The trend in Connecticut is similar. The number of state residents enrolled in the program rose from a monthly average of 195,090 people in fiscal 2007 to a monthly average of 298,856 people in 2010, a 53 percent increase, according to the state Department of Social Services' annual reports. (The state fiscal year ends June 30.)
The USA Today article points out that those numbers are actually low:
Despite those numbers, many struggling middle-class families don't know they are entitled to these benefits, even those who own a home or have a job.

About one-third of people who qualify for a major federal nutrition program are not currently enrolled to receive their eligible benefits, according to the USDA.
Things may be getting better in some places but even then the "good" news comes with caveats. Yesterday's Washington Post had this article about increased manufacturing jobs in the "Rust Belt," but noted:
But the new hiring also reflects another emerging reality of U.S. manufacturing: Many of the jobs don’t pay anything close to what they used to. Assembly-line workers who will be making the EdenPure products under the auspices of Suarez Corp. Industries will start at $7.50 an hour.

That’s a far cry from the $20 an hour that most workers made with Hoover, which shifted its century-old production lines to Mexico and El Paso in 2007 after concluding that it was too expensive to make its products in the industrial Midwest.
I played a little game of "What If..." a while back based on folks earning minimum wage. It's not a pretty picture. I guess our consolation nowadays is that the jobs pay $7.50 an hour rather than the jobs in many of the overseas outsourced areas where the $7.50 is per day. How very magnanimous of our Corporate Overlords!

Oh, and the next time you hear folks prattling on about how the private sector can do things so much more efficiently than government workers and public servants? Point them to this article from the NY Times on how privatizing prisons hasn't saved money after all. Of course, anyone with a half a brain and the ability to do mathematics could know that this had to be the case. Privatization advocates always seem to conveniently forget that in order for there to be any kind of savings and allow the private entities to make a private, corners have to be cut. The whole fallacy of private enterprise being able to operate "more efficiently" than government sector falls down on that point each time but it never stops those who call for "Government to run as efficiently as business.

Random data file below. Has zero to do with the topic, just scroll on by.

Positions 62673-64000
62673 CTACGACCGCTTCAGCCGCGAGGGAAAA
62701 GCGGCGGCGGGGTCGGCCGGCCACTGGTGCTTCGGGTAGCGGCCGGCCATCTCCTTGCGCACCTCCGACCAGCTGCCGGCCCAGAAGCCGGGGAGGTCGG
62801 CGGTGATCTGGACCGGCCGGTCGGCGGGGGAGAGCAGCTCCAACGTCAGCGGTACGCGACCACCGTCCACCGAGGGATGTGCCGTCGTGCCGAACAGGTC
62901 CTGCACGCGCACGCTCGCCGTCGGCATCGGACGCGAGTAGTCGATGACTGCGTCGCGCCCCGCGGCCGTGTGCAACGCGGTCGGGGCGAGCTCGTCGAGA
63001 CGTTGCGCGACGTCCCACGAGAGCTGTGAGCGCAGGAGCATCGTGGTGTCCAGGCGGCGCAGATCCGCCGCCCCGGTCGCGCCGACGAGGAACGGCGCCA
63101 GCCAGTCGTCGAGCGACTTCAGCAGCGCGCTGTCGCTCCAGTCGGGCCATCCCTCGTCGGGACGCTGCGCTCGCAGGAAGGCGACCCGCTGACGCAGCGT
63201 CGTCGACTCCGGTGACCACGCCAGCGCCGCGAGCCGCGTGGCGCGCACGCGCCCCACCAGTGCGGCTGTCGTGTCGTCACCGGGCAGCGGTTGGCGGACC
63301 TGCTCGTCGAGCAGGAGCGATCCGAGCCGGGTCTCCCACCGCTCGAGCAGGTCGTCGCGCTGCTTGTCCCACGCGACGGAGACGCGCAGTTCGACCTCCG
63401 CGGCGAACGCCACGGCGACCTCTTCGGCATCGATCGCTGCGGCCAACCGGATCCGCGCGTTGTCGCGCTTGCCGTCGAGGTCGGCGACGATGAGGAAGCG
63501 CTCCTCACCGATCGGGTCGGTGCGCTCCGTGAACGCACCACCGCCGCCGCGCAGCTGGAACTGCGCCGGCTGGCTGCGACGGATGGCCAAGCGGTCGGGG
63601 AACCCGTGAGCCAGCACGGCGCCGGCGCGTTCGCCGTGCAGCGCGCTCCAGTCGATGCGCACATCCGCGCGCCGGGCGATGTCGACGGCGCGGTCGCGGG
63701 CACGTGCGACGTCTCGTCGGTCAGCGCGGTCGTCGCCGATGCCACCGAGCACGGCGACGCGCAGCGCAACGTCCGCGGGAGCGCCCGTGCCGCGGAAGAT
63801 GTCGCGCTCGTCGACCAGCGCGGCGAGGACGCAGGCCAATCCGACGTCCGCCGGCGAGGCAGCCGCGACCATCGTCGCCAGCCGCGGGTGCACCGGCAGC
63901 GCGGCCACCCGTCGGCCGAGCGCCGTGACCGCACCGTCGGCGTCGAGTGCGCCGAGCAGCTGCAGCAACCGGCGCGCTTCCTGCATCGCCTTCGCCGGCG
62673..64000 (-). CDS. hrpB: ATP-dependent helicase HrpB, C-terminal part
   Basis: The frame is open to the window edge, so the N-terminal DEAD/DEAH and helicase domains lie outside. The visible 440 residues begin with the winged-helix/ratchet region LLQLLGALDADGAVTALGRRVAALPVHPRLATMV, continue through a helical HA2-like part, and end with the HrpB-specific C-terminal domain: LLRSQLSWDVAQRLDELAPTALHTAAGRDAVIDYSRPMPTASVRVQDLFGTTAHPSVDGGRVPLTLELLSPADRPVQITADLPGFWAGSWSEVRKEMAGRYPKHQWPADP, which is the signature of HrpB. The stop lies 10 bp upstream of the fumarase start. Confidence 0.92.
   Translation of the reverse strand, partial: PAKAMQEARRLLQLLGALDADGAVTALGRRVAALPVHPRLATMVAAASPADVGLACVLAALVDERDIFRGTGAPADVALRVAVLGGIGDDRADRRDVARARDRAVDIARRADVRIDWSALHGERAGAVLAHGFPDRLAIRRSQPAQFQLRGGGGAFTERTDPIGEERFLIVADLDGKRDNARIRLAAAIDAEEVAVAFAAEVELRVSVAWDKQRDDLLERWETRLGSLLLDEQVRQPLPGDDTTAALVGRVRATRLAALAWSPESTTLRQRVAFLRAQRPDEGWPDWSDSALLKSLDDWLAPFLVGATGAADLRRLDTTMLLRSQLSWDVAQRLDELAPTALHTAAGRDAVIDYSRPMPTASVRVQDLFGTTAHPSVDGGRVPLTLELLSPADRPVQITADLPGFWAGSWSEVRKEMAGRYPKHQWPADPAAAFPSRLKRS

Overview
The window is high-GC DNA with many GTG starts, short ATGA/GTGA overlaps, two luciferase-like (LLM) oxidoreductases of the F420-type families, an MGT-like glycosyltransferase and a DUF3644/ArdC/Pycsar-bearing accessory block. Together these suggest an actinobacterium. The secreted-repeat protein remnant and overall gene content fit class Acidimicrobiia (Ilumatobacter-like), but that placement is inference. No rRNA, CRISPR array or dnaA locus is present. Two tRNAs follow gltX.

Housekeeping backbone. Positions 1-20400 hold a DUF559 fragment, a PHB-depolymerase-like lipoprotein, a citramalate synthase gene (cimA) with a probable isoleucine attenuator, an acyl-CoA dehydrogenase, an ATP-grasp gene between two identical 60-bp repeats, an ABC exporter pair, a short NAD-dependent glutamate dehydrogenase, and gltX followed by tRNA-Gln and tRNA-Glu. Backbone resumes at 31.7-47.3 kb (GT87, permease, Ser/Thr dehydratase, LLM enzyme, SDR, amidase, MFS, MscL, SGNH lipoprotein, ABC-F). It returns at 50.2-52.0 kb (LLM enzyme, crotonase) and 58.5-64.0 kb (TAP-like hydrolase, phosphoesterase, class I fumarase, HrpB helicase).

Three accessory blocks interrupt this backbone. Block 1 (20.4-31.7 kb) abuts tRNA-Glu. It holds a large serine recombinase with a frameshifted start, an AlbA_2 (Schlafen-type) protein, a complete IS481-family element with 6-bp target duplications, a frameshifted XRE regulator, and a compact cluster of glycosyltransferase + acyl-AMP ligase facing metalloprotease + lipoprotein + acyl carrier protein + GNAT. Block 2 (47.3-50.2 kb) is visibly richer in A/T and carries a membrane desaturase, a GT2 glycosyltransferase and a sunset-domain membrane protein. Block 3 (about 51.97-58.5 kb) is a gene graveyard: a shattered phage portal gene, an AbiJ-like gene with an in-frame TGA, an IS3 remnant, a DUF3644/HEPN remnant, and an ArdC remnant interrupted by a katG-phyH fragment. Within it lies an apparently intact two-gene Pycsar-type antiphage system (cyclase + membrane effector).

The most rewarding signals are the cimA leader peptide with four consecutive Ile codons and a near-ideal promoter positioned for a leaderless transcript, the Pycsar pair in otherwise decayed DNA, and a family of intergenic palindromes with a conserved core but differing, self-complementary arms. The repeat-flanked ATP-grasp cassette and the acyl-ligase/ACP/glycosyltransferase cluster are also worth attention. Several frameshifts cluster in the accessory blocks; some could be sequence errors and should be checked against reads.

When folks have a fixed idea of things though, reality is the last thing they want to acknowledge. McClatchy today had this on Florida wanting to charge Medicaid recipients a monthly premium and a $100 ER use fee:
Florida wants to be the first state in the nation to charge most of its Medicaid recipients a monthly premium as well as $100 for using the ER for routine care. But even supporters acknowledge that the new fees, which the state legislature passed recently as part of a sweeping Medicaid measure, face long odds of getting federal approval.

Today, four states — Illinois, Rhode Island, Vermont and Wisconsin — have Medicaid premiums. But those fees, in accordance with federal law, apply only to people who make more than 150 percent of the federal poverty level — $16,335 annually for an individual or $33,525 for a family of four.

Florida, however, wants to impose the $10 monthly premium on all Medicaid enrollees who aren't in nursing homes. At least two-thirds of Medicaid recipients in Florida, and in the U.S. as a whole, have incomes of less than 150 percent of the poverty level, according to the Kaiser Family Foundation. (Kaiser Health News is a program of the foundation.)

About a dozen states charge Medicaid co-pays for routine care in emergency rooms, but none has fees higher than $20 for people who earn less than the poverty level. Seven of these states charge the fee only for recipients who make above 150 percent of the poverty level.
Nothing at all like kicking people when they are already down.

And because I can: